There were Leonardo, Donatello and Raphael facing off with Bebop, wielding a dinosaur bone the size of a log.
“Man this town has a lot of crazy weirdos.”
She flinched at Taylor’s assessment of her friends. But before she could speak in their defense, her breath caught in her throat as Raphael was violently knocked into a hadrosaurus skeleton. Though she wanted to, she couldn’t look away as it started to come down on him, only releasing her breath, when she saw Leonardo barrel into him, rolling them both to safety.
A chunk of marble wall shattered near the camera and then all she saw was a wild flight out of the museum with April calling out in the background. “Come back her Vern, you coward!”
Seeing all the idle police officers outside of the building, Mona Lisa felt her ire burning in her gut. “Why didn’t anyone help them?”
Taylor raised an eyebrow at her. “What are normal people supposed to do against that? We couldn’t help, even if we wanted to.”
She wanted to. She should be helping. But Taylor was right. In her current state, she’d only be a useless burden.
Michelangelo munched on his mouth-watering, victory pizza-pie that he’d insisted they pick up on their way back, completely ignoring Donatello’s no food in the lab rule. If they were going to be stuck in here, he wasn’t going to allow himself to waste away. Speaking of…
With his free hand, he grabbed another piece and offered it to Raphael who merely declined with a shake of his head.
Michelangelo frowned. His brother’s hunger strike was totally bogus, but he didn’t have a clue how to break it. Turning down pizza just wasn’t natural. Maybe they could fix Raphael with Donatello’s personality-ray. Sure it had turned into a mondo-disaster the last time they’d tried using it to get Leonardo to lighten up, but that’s because it had gone off by accident. If Donatello used it properly, it would surely be ok. Just to get him to eat. Then they could revert him to his mopey self.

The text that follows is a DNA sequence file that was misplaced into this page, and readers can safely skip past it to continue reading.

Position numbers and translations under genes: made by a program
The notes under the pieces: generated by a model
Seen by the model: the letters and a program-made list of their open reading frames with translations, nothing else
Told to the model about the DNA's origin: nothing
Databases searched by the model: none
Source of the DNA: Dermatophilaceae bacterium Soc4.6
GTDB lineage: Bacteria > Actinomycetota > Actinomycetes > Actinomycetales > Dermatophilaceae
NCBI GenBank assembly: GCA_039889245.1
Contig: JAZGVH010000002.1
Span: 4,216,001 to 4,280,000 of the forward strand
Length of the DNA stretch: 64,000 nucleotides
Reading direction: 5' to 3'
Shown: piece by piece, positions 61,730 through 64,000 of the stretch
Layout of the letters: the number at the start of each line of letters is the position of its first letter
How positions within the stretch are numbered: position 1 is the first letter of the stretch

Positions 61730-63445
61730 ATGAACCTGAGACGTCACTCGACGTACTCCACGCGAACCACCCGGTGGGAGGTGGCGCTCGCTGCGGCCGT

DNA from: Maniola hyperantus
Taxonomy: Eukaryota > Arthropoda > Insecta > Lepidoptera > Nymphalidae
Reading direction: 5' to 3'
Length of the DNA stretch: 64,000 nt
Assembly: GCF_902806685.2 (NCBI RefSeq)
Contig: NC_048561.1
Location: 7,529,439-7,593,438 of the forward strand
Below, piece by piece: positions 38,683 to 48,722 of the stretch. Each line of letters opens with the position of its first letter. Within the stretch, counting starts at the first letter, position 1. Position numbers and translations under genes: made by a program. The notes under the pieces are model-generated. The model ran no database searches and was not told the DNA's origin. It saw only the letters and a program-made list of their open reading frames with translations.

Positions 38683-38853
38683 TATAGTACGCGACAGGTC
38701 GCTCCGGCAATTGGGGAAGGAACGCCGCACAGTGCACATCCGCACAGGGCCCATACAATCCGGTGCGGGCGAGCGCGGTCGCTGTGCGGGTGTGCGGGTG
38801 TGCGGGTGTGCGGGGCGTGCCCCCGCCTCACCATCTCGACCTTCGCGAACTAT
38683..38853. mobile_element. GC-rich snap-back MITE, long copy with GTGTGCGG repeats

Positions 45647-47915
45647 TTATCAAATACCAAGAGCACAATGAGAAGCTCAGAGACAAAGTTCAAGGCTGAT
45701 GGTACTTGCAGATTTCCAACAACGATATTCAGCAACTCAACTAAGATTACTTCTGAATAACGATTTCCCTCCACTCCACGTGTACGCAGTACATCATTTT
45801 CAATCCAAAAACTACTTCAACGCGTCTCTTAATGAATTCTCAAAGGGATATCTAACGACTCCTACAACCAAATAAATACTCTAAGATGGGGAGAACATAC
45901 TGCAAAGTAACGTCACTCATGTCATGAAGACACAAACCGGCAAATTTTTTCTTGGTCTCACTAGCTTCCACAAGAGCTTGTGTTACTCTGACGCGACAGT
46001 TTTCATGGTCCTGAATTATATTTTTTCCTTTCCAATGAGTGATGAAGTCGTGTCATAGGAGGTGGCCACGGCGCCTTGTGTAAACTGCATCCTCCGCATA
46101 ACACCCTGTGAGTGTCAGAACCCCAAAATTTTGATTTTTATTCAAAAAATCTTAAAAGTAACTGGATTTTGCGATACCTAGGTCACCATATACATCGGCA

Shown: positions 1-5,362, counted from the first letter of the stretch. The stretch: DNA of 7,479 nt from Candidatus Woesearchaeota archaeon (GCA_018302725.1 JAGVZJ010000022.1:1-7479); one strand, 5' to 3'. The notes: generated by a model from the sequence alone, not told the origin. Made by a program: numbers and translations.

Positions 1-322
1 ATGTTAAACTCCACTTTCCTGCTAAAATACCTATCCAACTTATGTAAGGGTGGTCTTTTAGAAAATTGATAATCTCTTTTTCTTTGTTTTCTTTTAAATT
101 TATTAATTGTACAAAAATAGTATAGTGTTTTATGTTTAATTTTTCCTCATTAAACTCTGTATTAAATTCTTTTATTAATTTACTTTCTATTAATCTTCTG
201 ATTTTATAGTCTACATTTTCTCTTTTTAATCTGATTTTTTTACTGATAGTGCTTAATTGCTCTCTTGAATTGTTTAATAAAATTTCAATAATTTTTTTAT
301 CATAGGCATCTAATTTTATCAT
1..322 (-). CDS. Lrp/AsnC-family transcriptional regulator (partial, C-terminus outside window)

He turned his attention back to his brothers in the hopes of asking, but didn’t see an opportunity to get a word in.
“I just don’t see what use the Shredder could possibly have for dinosaur bones.” Donatello paced as he spoke.
Leo crossed his arms frowning. “They weren’t stealing them. They were just making a mess.”
Donatello rubbed his face, frustrated. “But why?”
Leonardo’s eyes hardened. “Decoy. It’s all a distraction. Donatello can you look up other ordinary robberies that have occurred during Bebop and Rocksteady’s crime spree?”
Donatello blinked in surprise but nodded and darted for his computer. They all crowded around him and a few keystrokes later, Donatello had the information. Although Donatello kept insisting that it was science and logic, Michelangelo was pretty sure it was magic. That seemed like the best explanation for the way his brother seemed to grab answers out of thin air.
“Whoa. There have been a string of robberies and look at all these. They fit the items on the list and they occurred simultaneously with Bebop and Rocksteady’s attacks.”
Leonardo concentrated on the screen as he spoke. “How much have they gotten?”
Donatello compared the list taken from Rocksteady and Bebop with his search results. “Most of the equipment and hardware. There are a few items left, but it’s mostly chemicals remaining.”
Leonardo nodded. “Then we stake out where the remaining items can be obtained.”
Donatello sighed dramatically. “There are too many possibilities.”
Leonardo was undeterred. “Then work up a surveillance system and we’ll spend as much time as needed installing it.”
Michelangelo groaned, knowing that meant he wasn’t going to have any personal time over the next couple of days. Goodbye fun.
“What about Bebop and Rocksteady? They’re still gonna be playing demolition derby with the city right?”
Leonardo considered Raphael’s point for a moment without coming up with an alternative to the obvious but unpleasant conclusion. “Then we’ll have to split up each mission.”
Michelangelo groaned again. They could really use Mona Lisa about now.
The Shredder rubbed his hands together greedily as the Footbots assembled and installed his new apparatus into the Technodrome’s engine. His plan was proceeding flawlessly. He had almost all the physical components he needed. Just a few more items and he could focus on fuel. He’d only need enough to launch the initial assault. From there on, he’d be able to take all the resources he needed. Soon, very soon, the world would be his.